Also, this pay reduction would have to be a temporary measure, and in due course, companies must start paying their employees what they used to, before the coronavirus outbreak. However, companies must consider intimating the Home Office about the pay reduction and must declare that to be company-wide policy. Also, when the pay is normalized, the company must intimate the same to the Home Office. All communication can be made through the Sponsor Management System
What about your UK Citizenship Applicants?
If you had booked an appointment with the UK Visa and Citizenship Application Center during the coronavirus outbreak, then there is no need to panic. Your application status remains intact, but you may have to reschedule the date of your appointment or claim a refund. So, you need not frantically look up for coronavirus updates to know about your application status. If you cannot attend it due to the coronavirus lockdown, then that would have no impact on your immigration status.
Coronavirus Updates regarding Student Visas
The Immigration Authorities have temporarily relaxed several restrictions on student visas, which includes permitting distance learning and suspending police registrations. Also, the 20-hour work restriction has been waived off for medical professionals. Furthermore, the UK Immigration Authorities have also reassured sponsors that they would not take any action against sponsors who allow foreign students to be absent or study remotely. In fact, educational institutions need not report COVID -19 absences to the immigration authorities. This measure is in par with the social distancing rules, which apply to both citizens and non-citizens in the UK.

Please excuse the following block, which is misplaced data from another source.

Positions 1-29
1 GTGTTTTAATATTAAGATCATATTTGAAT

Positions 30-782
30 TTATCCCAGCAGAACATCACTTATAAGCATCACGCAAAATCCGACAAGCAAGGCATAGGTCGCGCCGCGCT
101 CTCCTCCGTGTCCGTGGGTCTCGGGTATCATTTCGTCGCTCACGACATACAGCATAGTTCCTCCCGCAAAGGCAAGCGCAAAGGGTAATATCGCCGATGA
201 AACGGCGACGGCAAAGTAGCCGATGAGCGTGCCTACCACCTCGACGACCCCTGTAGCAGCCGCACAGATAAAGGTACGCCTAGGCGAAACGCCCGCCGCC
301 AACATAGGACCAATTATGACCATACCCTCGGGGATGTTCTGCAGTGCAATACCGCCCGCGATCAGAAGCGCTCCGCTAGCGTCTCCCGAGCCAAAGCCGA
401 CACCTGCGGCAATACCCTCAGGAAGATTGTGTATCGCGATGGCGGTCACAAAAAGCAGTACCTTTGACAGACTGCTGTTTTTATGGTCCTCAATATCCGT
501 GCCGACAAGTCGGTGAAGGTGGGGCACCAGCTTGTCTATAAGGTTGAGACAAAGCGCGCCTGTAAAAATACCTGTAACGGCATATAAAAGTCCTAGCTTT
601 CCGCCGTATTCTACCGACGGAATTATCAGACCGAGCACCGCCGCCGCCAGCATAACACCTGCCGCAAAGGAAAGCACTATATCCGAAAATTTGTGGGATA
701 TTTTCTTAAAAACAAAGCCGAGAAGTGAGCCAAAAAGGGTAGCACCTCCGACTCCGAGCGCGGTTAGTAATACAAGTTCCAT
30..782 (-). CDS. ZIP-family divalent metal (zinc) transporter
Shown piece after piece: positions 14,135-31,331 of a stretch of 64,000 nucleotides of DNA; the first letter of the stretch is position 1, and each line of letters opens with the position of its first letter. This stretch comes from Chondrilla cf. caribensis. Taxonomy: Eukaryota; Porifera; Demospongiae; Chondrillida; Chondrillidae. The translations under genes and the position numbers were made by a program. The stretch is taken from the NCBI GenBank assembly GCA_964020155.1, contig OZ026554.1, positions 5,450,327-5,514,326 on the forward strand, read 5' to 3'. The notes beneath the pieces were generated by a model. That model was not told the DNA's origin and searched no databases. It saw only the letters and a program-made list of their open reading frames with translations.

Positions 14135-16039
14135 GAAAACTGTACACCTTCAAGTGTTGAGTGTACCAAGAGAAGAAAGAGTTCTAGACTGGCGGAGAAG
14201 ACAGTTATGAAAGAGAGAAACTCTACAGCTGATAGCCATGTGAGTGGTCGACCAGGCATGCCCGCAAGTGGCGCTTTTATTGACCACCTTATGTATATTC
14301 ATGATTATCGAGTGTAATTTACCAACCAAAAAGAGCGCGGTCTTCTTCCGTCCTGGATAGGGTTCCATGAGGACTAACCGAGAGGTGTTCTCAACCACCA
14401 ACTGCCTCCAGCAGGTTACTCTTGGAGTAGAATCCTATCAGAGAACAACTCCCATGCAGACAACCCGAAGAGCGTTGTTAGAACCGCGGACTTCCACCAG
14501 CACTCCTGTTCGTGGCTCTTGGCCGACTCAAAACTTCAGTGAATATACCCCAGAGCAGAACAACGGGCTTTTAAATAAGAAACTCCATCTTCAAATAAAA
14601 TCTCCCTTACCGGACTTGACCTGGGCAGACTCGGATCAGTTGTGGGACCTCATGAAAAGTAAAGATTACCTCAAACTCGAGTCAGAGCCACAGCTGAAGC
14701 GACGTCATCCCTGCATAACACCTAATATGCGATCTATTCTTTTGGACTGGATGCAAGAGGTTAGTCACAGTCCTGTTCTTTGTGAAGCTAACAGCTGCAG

Students awaiting their visas to be processed need not wait any longer if they have been given a Confirmation of Acceptance for Studies (CAS). You can very well start your studies, provided certain other conditions are fulfilled. However, you would have to suspend your studies midway if your pending application is rejected in the future. Likewise, employees who have been granted a Certificate of Sponsorship may commence work subject to certain conditions but would have to discontinue if their application is refused.
As you can see, the UK Government has made coronavirus testing available for everyone — citizens, immigrants, and even illegal immigrants. All you need to do is get in touch with the NHS and they will guide you through the process. Also, the immigration authorities have relaxed several rules, which are very much in favor of immigrants. However, a lot of financial support available to the citizens may not be available to immigrants. So, if you wish to borrow some funds from your friends or relatives residing in your home country, then consider doing it through Small World. We offer real-time exchange rates and very low transaction fees to enable people to help one another through international money transfers. As we offer secure online transfers, you can send and receive money while adhering to the social distancing norms.